Spend a long weekend along False River in New Roads, as I recently did for the Fourth of July, and you’ll recognize False River’s two biggest pastimes: Skimming the water in a pleasure craft, or watching the procession of boats from the shaded comfort of a front-porch rocker.
I’ve enjoyed both in my stays at False River, but in my most recent visit, I stayed ashore, offering an occasional wave from beneath a ceiling fan as boats slap-slap-slapped the silvery surface of the water and skiers tagged along behind, like fanciful comet tails in the summer sun.
If we’re lucky, our summers will serve up a moment or two in which we realize that as the world goes about its business, we’re completely and contentedly still, needing nothing and wanting nothing as the rest of the planet whirls with its urgencies, both real and imagined.
The waterfront home where we stayed as guests of a generous in-law was well appointed, although there was a glorious absence of clocks.
When she arrived to live along the River Neuse in North Carolina, author Janet Lembke was told she wouldn’t truly fit in until she threw her wristwatch away and kept time by the rhythms of the river instead. “River time,” writes Lembke, “depends upon the circlings of sun and moon and the sweep of the constellations. The seasons make their rounds, directing the migrations of fish and birds, orchestrating the birth, death and resurrection of the green world.”
The house where we stayed was a place of windows, so I left my watch on the night stand each morning and measured the day by the slant of light that streamed into rooms, or brightened the porch, or warmed the deck as the sun made its rounds through the hours.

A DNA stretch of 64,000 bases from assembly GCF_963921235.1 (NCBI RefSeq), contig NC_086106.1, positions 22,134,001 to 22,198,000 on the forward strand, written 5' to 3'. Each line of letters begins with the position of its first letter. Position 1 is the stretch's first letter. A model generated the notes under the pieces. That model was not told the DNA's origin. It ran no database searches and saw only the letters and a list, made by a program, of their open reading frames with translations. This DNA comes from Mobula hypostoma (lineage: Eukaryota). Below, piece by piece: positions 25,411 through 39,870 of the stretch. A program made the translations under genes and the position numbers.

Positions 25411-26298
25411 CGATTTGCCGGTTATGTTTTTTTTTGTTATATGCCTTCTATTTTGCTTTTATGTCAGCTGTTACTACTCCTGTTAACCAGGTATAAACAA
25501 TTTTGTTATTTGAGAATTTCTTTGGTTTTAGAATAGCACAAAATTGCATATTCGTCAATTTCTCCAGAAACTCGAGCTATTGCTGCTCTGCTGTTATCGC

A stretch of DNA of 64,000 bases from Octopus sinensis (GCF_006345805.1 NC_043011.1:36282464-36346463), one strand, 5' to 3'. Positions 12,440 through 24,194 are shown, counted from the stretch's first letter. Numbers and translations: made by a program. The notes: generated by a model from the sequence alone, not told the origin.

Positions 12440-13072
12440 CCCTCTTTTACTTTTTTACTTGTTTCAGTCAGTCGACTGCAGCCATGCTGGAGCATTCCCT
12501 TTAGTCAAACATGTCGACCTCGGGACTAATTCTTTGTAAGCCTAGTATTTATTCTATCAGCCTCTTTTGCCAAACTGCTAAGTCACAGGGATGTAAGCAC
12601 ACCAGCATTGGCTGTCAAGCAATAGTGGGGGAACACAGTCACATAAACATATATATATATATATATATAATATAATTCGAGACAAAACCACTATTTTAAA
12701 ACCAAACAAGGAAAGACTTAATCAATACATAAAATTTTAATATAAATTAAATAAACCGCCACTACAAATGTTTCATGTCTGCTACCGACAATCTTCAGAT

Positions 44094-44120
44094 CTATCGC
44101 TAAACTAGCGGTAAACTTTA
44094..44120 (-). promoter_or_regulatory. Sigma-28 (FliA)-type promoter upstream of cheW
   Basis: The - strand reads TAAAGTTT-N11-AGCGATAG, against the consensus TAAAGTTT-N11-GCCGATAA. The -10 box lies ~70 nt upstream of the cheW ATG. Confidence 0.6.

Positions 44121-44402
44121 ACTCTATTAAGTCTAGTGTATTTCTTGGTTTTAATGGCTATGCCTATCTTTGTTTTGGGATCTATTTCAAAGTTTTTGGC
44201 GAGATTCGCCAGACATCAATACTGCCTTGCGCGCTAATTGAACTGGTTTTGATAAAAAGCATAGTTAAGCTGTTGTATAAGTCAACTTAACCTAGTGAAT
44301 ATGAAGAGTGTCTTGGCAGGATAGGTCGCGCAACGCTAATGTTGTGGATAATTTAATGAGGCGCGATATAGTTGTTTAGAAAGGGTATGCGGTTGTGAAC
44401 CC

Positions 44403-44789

As darkness fell, the homes along the opposite bank would twinkle like a Dickens village, and the world from our patio chairs seemed self-contained and complete.
When our 10-year-old son asked about each day’s plans, I’d cheerfully respond that we had none. Left on its own, the day filled itself — with badminton, barbecues and board games, visits from neighbors and a family of ducks, the comings and goings of martins and water snakes.
We ended the holiday with backyard fireworks, the night sky brightened with blossoms of sparks that faded to black with the wink of an eye.
With age, we realize that summer itself fades almost as quickly, which is all the more reason to hold it close and savor it, even as the calendar imperceptibly works its way toward fall.